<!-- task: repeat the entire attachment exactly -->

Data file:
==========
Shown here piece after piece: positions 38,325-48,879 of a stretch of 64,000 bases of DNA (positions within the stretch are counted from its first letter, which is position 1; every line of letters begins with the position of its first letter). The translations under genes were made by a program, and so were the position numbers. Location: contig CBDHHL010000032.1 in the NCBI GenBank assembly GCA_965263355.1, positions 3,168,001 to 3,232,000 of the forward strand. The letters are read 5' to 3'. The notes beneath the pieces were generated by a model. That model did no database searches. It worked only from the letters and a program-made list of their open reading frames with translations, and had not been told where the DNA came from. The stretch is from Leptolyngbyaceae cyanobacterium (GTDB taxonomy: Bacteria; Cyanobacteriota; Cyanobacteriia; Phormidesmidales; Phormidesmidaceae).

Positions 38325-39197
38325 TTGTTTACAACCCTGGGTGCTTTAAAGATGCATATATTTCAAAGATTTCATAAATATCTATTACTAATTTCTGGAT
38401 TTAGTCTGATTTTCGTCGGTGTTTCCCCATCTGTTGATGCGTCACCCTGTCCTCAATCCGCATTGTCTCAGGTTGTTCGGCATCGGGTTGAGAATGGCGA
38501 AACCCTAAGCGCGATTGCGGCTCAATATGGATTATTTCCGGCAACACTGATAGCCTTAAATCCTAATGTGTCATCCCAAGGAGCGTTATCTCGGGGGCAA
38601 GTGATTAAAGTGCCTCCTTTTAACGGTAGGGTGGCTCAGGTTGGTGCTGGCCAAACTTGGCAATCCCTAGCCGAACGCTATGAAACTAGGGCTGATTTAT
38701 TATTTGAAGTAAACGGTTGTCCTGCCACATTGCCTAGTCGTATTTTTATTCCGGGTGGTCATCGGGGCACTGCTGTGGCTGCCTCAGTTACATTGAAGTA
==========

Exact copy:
Shown here piece after piece: positions 38,325-48,879 of a stretch of 64,000 bases of DNA (positions within the stretch are counted from its first letter, which is position 1; every line of letters begins with the position of its first letter). The translations under genes were made by a program, and so were the position numbers. Location: contig CBDHHL010000032.1 in the NCBI GenBank assembly GCA_965263355.1, positions 3,168,001 to 3,232,000 of the forward strand. The letters are read 5' to 3'. The notes beneath the pieces were generated by a model. That model did no database searches. It worked only from the letters and a program-made list of their open reading frames with translations, and had not been told where the DNA came from. The stretch is from Leptolyngbyaceae cyanobacterium (GTDB taxonomy: Bacteria; Cyanobacteriota; Cyanobacteriia; Phormidesmidales; Phormidesmidaceae).

Positions 38325-39197
38325 TTGTTTACAACCCTGGGTGCTTTAAAGATGCATATATTTCAAAGATTTCATAAATATCTATTACTAATTTCTGGAT
38401 TTAGTCTGATTTTCGTCGGTGTTTCCCCATCTGTTGATGCGTCACCCTGTCCTCAATCCGCATTGTCTCAGGTTGTTCGGCATCGGGTTGAGAATGGCGA
38501 AACCCTAAGCGCGATTGCGGCTCAATATGGATTATTTCCGGCAACACTGATAGCCTTAAATCCTAATGTGTCATCCCAAGGAGCGTTATCTCGGGGGCAA
38601 GTGATTAAAGTGCCTCCTTTTAACGGTAGGGTGGCTCAGGTTGGTGCTGGCCAAACTTGGCAATCCCTAGCCGAACGCTATGAAACTAGGGCTGATTTAT
38701 TATTTGAAGTAAACGGTTGTCCTGCCACATTGCCTAGTCGTATTTTTATTCCGGGTGGTCATCGGGGCACTGCTGTGGCTGCCTCAGTTACATTGAAGTA